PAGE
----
The only real downside is that you're using the Vbe of the transistor as your voltage reference. This will have a strong temperature coefficient.
Basically it works by using the transistor as a kind of variable voltage limiter that varies from a minimum of about 0.6 V to a fairly high arbitrary value. By raising the voltage across the transistor, you reduce the maximum voltage across the 0.5Ω resistor, thereby limiting the maximum current.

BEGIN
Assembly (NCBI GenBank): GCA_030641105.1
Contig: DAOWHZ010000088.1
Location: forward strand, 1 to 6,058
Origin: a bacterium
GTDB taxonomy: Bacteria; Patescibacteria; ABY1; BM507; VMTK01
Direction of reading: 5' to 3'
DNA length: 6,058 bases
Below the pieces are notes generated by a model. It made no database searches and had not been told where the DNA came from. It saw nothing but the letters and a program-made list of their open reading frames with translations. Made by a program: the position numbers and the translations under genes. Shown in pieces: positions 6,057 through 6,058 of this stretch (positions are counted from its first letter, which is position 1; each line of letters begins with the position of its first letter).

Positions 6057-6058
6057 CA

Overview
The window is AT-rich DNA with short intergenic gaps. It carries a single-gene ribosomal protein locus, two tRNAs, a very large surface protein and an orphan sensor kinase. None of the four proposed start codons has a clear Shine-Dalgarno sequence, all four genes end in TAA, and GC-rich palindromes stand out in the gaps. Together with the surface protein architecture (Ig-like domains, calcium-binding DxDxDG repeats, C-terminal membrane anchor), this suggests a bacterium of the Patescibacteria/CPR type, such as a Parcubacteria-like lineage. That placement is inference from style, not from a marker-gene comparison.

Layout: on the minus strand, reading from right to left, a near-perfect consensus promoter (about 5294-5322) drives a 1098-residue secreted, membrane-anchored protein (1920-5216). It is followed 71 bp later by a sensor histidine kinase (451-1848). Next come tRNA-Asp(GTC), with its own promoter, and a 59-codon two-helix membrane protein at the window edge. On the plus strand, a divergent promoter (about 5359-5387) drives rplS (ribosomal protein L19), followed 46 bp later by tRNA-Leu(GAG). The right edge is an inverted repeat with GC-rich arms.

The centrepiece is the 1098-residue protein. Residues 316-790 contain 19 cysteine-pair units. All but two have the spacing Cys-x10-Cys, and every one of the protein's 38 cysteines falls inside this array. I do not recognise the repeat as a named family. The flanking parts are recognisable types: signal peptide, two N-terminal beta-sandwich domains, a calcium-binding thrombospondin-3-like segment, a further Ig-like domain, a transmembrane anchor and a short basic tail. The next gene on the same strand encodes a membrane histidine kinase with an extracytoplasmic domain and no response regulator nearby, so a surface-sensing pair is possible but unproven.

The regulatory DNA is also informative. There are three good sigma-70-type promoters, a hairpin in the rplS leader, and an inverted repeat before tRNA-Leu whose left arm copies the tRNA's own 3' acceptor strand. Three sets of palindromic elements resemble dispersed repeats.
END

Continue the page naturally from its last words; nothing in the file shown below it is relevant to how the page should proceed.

Note that only about half of the pot's range will be useful. If you turn it down too far, raising the transistor's voltage limit above 1.25 V, the only current that reaches the output will be current that passes through the pot itself.
It would make sense to put a 470Ω resistor between the leg of the pot and the emitter of the transistor; then the full range of the pot would be useful.